Start Failing Immediately

Ten steps to put you on the path to success

It’s common for entrepreneurs and thought leaders to advocate the benefits of failure. Failure, they say, is an opportunity to learn valuable lessons. This is true — and yet we continue to fear it.

I’ve failed at virtually everything I’ve ever attempted. The only time I got something right first time was when I was born, and if I’m honest I suspect the credit for that lies elsewhere.

I’m proud to have failed consistently and comprehensively, in a multitude of ways, under a plethora of pseudonyms. It was only after processing my failures that I could visualize what success looked like, and plan how to navigate towards it.

I need to tell you that unless you are willing to fail as often and as completely as me, you will never learn enough to achieve success.

I realise how harsh this sounds, so I’m going to offer you the benefit of my experience in the shape of my ten-step blueprint for failure. There are two conditions, however:

Condition one: You must complete the following ten steps within the next six months. Take any longer and your failure will be neither comprehensive nor intensive. It must be both.

Condition two: You must use zeal.

While some of these measures may seem unorthodox in the short term, I’m confident this robust framework can add unique lifetime value and put you on the path to the success you deserve (assuming you do deserve it; not everyone does).

1. Quit your job and form a company, right now. Worry about what purpose the company will serve later. I shake my head — and tut — when I think of how many successful companies have never come into being, just because their non-founders were unable to think of a mission for the firms to fulfill. Me? I own twenty-seven companies. Not one of them has ever turned a profit, mainly because they have never produced or traded anything. In conventional business terms this means they are technically all failures. Spiritually, however, each company is lean and hungry for success.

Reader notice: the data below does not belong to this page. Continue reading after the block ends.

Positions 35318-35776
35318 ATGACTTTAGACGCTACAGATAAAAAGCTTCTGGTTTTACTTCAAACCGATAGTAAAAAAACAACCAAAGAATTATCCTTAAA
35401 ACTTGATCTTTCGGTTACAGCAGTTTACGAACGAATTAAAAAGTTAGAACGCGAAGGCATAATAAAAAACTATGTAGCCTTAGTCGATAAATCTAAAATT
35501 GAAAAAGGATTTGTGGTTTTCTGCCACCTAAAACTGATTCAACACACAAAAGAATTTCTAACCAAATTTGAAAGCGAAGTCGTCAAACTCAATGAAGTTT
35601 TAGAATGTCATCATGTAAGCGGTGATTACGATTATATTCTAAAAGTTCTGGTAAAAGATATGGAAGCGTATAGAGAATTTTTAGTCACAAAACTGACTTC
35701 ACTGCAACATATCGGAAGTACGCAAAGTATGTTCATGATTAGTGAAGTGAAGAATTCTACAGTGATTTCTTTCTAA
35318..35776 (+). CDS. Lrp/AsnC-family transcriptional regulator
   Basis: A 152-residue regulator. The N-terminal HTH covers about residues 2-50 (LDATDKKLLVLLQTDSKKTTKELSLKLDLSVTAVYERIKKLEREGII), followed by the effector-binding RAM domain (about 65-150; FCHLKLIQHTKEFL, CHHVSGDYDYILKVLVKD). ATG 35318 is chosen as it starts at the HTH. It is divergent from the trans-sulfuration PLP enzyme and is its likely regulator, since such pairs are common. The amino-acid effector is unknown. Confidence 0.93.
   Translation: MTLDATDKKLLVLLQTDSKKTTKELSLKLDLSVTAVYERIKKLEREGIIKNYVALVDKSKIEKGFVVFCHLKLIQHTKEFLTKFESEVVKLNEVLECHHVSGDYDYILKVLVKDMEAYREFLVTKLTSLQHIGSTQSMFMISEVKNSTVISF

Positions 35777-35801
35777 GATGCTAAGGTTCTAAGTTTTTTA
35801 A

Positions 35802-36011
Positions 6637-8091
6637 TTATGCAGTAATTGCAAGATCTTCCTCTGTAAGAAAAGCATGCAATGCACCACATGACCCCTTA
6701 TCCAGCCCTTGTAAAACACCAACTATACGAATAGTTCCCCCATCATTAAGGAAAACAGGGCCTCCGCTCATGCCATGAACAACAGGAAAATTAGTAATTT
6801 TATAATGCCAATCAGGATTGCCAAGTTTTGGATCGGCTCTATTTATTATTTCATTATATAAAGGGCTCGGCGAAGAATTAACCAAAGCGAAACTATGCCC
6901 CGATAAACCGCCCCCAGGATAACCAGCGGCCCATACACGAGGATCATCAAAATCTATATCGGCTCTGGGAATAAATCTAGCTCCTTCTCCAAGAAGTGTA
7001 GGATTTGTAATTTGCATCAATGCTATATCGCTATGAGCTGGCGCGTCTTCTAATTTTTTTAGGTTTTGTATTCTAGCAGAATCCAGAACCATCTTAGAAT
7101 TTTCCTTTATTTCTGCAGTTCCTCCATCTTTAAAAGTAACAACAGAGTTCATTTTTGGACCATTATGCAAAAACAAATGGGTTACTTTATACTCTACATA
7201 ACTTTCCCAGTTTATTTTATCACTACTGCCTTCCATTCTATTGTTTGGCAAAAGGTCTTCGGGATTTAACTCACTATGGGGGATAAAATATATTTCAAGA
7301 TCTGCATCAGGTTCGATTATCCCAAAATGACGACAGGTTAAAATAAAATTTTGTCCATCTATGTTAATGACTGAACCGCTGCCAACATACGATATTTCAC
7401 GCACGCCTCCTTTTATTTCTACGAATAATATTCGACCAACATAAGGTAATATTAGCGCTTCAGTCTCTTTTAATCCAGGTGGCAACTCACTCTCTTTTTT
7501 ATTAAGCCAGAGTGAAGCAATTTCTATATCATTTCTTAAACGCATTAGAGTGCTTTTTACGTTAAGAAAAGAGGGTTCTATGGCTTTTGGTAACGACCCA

2. Have you ever had an idea for a book? Did you think about quitting your job in order to write it? Sure you did. But you didn’t follow through. Why?

Fear. Fear of the unknown. Fear of the financial implications. Fear that your dream about a magic green spoon, or what have you, wasn’t substantial enough to sustain the narrative of a readable novel.

A life lived in fear is a life half-lived (and half-not-lived). Quit your job tomorrow and write your novel about a magic green spoon. You’re a coward if you don’t, and do you know where cowards live? In fear, all year round. The weather is awful.

3. You might think you’re unable to swim across the Bay of San Francisco, and, in all likelihood, you’re right. But do you know you’re right? No, because you haven’t learned that yet.